John Muir Trail- Tyndall Creek to Guitar Lake
Mileage- 10.7 miles
Elevation Gain- 2477 feet
Elevation Loss- 2036 feet
Our seventh day on the John Muir Trail in California was supposed to be our “light” day, as our itinerary had us traveling from Tyndall Creek to Crabtree Meadow and only covering 8.6 miles and just under 1600 feet of elevation. But, ever the group to ALWAYS finish our trips a day (or two) early, we recalculated and decided to make our final destination for the day Guitar Lake. By going to Guitar Lake we were making the decision to summit Whitney the next morning and hike out in the same day, which would make our last day close to sixteen miles. But we were feeling grizzled and chiseled and felt confident in our ability to travel 27 miles and conquer 6500 feet of altitude two days! Ha! There were certainly many pros and cons to this idea, but as a group we believed the pros certainly outweighed the cons. And it is a really funny thing how not being able to talk to family for eight days motivates a person. We each had tried throughout the previous week to get a signal, but we never could get one. I believe that each of us just wanted to phone home and let everyone know that we were all doing great and to let them know that we love them. So we pressed on to Guitar Lake this day… and it was a glorious day.
I know I regularly make this claim and I feel like I really mean it when I say it, but this next section of trail is one of my favorites of any trip. Of course at the very top of my list are Fifty Mountain in Glacier, this sweet spot on the Escalante Route before Hance Creek in the Grand Canyon, a day hike spot on a mountain in Denali, and Mt. Eielson summit in Denali, but I have to add this section to the list. After climbing out of the boulders and sequoias and passing Tawny Point to the east, the Bighorn Plateau is a very special place. It has the appearance of a desert with yellow scrub that almost perfectly matches the ground beneath it, all perfectly complementing the spacious blue skies. I stopped in this vast, open area and just took it all in. There was this tiny little pond completely out of place, but adding perfectly to the completeness of the area. I loved this area for many reasons, most of them aesthetic, but there were so many subjective reasons I loved it as well. I could stand in a single spot, turn 360 degrees, and it was perfect all the way around. You can even see Whitney towering above everything else in the distance. This is one spot where I shot some video as well.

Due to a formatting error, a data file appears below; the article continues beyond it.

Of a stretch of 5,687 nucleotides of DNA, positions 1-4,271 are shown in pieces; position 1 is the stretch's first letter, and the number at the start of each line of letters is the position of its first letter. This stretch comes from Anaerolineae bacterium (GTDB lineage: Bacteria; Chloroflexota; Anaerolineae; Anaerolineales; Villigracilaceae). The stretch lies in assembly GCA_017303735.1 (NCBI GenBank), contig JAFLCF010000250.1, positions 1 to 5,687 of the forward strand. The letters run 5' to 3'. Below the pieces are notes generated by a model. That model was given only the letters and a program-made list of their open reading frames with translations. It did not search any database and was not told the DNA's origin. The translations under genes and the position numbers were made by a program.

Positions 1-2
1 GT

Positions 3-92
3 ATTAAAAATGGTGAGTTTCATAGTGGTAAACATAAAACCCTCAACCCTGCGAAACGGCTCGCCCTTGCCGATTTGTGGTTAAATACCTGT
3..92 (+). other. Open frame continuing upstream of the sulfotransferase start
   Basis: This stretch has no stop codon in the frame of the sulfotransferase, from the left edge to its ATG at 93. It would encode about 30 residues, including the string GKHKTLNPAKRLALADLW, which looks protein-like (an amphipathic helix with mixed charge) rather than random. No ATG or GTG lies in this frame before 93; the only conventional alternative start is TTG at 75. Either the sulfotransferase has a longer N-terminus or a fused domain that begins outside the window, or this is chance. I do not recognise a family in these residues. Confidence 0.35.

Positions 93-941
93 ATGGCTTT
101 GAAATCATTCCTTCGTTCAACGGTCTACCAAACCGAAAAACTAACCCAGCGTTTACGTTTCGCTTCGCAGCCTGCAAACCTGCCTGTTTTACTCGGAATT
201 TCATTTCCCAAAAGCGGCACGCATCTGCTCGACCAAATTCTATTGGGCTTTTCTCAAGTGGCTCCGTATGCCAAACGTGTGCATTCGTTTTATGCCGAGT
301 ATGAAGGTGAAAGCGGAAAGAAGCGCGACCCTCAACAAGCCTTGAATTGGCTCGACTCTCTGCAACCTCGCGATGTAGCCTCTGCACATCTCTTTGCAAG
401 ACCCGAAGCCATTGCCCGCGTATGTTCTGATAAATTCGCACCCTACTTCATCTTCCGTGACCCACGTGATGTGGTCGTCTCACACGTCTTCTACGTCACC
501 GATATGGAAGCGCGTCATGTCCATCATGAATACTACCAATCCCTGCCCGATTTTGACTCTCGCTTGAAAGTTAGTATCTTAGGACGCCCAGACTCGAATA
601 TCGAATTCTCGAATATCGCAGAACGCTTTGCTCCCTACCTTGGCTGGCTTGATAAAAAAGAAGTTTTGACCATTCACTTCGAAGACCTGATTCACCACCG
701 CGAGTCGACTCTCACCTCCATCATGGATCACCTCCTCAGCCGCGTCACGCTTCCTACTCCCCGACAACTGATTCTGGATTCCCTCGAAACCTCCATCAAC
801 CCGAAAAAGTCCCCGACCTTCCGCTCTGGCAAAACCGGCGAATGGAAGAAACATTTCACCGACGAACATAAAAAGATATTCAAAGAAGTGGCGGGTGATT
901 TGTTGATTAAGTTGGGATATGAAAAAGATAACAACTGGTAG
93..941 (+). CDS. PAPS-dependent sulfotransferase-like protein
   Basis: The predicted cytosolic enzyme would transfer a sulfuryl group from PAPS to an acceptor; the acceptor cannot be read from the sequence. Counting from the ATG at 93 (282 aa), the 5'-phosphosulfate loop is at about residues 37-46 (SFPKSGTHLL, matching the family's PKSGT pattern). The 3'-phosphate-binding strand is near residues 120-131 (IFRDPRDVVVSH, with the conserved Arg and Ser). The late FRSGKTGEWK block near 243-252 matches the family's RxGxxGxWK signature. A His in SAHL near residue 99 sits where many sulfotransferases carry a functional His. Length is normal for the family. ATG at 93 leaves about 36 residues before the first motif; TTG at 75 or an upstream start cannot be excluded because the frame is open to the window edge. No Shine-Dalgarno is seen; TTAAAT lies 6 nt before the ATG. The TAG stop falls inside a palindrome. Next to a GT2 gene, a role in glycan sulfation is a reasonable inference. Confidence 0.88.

From Bighorn Plateau the trail descends below the treeline, where there are some pretty magnificent Sequoias, and makes it’s way down to the junction with the High Sierra Trail. It’s at this point where the High Sierra Trail joins the John Muir Trail to the top of Whitney. It is also at this point where you will be at the lowest elevation (10,435) before summiting Mt. Whitney. It’s all pretty much up from here. The remaining trail to Guitar Lake took us over diverse terrain and a series of ups and downs. Even seven days into this hike we are still captivated by the beauty of the Sierras. Any direction we look could easily be a masterpiece hanging on a wall. It’s funny as this particular day wore on how we kind of fell into this “hiker’s delusion,” that every turn we would make or every ridge we would approach had Guitar Lake on the other side of it. Maybe we were tired and just ready to set up camp and get on with our evening routines. Or, maybe it was our anticipation of summiting Whitney early the next morning. Either way we just wanted to be at Guitar Lake. With everything we heard about it and everything we read about it, we were excited to see this lake sitting at 11,500 feet. It certainly did not let us down. I included some video below that I took while lying on the grass by the lake. I think I may have fallen asleep there after I shot the video.
The next day would be our eighth and biggest day… summiting Mt. Whitney and exiting at Whitney Portal.